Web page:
The result, he said, is that too many students wind up drinking by themselves in their rooms, "and that is the most common place they get seriously ill," Oxtoby said.

Whittier College President Sharon Herzberger and Occidental's Robert Skotheim said they signed the petition to encourage discussion, but said they had not decided whether the drinking age should be 18. "It's time we look at the issue afresh and see whether there are better solutions than we currently have in place because, after all, we haven't solved the problem," Herzberger said.

Many colleges, including Whittier, Occidental and USC, require all incoming students to take an online course on the dangers of drinking.

The petition is part of a Vermont-based movement called the Amethyst Initiative, named after the gemstone that ancient Greeks believed warded off drunkenness. It is sponsored by the Choose Responsibility organization founded by John McCardell, former president of Middlebury College, and is funded with private donations, none of which come from the alcoholic beverage industry, its officials said.

McCardell's organization stresses the paradox that 18-year-olds can vote, serve on juries and join the military but cannot legally drink beer. It proposes a drinking license, similar to driver's licenses, for 18- to 20-year-olds who complete an alcohol education program.

The effort, however, was denounced by Mothers Against Drunk Driving, which is urging parents to protest to the college presidents. Chuck Hurley, chief executive of Mothers Against Drunk Driving, said that he was "profoundly disappointed" in the initiative and contended that the signers were ignoring research showing a significant drop in drunk-driving deaths for teens since the age limit was raised to 21. McCardell said some of that reduction may be attributed to safer cars, better enforcement and wider use of "designated drivers."

Although states are free to set their own drinking ages, 21 became the national standard since a 1984 federal law reduced highway funds for states with a lower age.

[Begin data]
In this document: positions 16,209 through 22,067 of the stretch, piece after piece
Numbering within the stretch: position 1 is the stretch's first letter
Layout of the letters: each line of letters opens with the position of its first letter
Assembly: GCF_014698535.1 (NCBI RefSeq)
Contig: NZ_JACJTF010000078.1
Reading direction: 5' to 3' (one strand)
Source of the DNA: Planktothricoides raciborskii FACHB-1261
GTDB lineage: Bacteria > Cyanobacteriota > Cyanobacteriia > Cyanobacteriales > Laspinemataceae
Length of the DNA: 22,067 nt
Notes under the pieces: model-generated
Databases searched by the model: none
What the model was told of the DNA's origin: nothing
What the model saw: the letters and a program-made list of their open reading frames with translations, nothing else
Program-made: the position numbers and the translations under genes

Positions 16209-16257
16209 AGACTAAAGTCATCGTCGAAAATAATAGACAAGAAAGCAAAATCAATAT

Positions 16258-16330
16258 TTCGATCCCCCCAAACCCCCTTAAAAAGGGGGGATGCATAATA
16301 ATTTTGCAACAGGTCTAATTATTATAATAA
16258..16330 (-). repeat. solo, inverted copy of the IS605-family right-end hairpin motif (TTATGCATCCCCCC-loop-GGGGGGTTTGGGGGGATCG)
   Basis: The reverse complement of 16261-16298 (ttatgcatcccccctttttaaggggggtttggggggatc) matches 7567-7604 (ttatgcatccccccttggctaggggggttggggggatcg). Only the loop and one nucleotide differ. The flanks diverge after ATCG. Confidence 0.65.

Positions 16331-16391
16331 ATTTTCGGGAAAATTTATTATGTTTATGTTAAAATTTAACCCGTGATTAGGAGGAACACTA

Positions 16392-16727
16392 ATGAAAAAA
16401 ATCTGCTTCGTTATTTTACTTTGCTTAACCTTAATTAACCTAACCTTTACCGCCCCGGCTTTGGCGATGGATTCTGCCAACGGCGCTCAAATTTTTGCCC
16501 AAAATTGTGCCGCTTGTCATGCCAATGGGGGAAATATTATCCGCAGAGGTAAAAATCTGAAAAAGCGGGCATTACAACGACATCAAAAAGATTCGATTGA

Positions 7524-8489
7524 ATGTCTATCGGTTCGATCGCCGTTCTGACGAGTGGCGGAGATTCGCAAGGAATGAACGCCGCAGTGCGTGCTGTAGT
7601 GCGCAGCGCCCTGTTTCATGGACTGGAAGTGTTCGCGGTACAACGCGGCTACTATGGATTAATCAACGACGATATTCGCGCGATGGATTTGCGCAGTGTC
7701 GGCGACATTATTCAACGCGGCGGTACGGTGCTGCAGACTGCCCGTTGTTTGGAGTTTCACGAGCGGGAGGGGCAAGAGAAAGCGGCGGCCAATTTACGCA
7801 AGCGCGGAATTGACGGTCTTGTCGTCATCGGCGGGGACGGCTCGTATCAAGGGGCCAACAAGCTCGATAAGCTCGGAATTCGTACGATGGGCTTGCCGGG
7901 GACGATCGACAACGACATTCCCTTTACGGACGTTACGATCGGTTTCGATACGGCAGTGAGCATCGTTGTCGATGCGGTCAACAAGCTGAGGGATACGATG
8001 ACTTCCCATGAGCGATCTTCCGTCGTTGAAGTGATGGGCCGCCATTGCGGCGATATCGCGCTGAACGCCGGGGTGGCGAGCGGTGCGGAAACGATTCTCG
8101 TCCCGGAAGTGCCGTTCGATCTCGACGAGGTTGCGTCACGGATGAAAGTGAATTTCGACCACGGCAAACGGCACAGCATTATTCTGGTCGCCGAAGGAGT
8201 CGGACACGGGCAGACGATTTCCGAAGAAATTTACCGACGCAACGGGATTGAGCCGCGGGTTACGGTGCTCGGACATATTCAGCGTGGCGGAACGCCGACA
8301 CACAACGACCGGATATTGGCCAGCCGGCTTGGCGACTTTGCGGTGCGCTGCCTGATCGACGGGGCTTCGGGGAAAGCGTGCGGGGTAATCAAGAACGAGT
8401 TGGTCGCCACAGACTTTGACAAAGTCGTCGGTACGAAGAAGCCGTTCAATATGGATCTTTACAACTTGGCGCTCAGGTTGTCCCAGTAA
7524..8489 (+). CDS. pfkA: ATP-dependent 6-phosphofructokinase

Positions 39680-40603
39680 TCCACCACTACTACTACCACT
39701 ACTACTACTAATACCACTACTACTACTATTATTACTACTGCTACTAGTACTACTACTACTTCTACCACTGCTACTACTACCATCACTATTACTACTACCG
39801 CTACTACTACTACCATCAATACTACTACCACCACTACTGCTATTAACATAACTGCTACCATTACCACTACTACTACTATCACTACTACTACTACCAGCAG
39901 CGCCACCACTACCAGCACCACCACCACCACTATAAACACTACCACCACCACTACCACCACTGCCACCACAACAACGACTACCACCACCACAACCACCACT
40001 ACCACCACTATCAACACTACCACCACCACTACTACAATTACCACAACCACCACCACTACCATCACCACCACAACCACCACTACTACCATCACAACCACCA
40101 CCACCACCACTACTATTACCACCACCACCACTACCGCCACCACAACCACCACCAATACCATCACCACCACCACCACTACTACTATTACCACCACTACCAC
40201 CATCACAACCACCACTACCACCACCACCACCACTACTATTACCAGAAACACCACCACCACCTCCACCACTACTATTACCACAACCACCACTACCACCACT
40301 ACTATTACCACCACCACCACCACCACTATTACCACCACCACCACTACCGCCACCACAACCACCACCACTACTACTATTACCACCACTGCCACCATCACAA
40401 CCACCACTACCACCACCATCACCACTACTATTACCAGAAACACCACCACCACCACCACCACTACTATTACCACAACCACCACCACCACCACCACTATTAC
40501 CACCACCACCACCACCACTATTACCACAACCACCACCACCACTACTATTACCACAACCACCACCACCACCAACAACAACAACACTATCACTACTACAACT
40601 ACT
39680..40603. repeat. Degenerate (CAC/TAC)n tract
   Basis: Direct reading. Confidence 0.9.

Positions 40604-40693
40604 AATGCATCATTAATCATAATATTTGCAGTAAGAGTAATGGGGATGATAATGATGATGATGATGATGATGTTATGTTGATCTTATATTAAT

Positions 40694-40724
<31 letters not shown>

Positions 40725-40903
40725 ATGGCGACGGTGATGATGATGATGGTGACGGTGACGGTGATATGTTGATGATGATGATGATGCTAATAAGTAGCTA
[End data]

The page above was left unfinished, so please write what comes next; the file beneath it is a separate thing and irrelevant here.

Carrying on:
UCLA and USC officials were approached to sign the petition, but they held off. A spokeswoman said UCLA Chancellor Gene Block wanted more time to confer with other university leaders and examine research about the age limit. USC President Steven B. Sample received the petition last week but hadn't yet taken action, a spokesman said.

Surveys show that almost half of first-year USC students drank before college, but by Thanksgiving, the percentage rose to 80%, Swinford said. "There are many, many first-time drinkers in the first few months of college," Swinford said. "What we have done is be very honest about this as an institution. And trained staff to deal with it." However, she said she doesn't know if a lower drinking age would reduce drinking.

Pomona College sophomore Ted Zwang, 18, said he was pleased with the petition. He said most college students, including himself, drink before 21 but rarely become seriously drunk. He said he learned to drink responsibly since his parents allowed him an occasional glass of wine at home and during travels to countries where drinking is legal.

If the age limit is lowered, more parents might show their 18-year-olds how to drink safely before they go to college, said Zwang, who is from New Jersey. "Now students start to experiment when they are no longer under their parents' supervision," he said. "And that encourages them to drink in ways that are less safe for them."

At USC, pharmacy student Estella Wu, 26, said she had seen teenage girls passed out on streets in San Diego and San Francisco, but she was not sure about the effects of a lower drinking age. "It might make the drinking more visible, but I don't know if it would make it easier to monitor and control," she said.

At Occidental, residence hall officials do not search rooms for alcohol, but students discovered drunk or hosting a drinking party are required to attend a meeting with administrators and may have a reprimand placed in their file, according to Barbara Avery, campus vice president for student affairs. Counseling may be recommended, and parents may be alerted about repeated violations, but students typically do not face suspension or expulsion unless their drinking led to physical injuries or property damage, she said.

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1 comment:

Music Wench said...

Great arguments. In the dark ages when I turned 18, the legal drinking age in the state of Hawaii where I fortunately was born and raised, happened to be 18. We didn't have a higher level of alcoholism or have as many incidents of "binge" drinking, etc. Funny how once you're allowed to drink, it's not as much fun.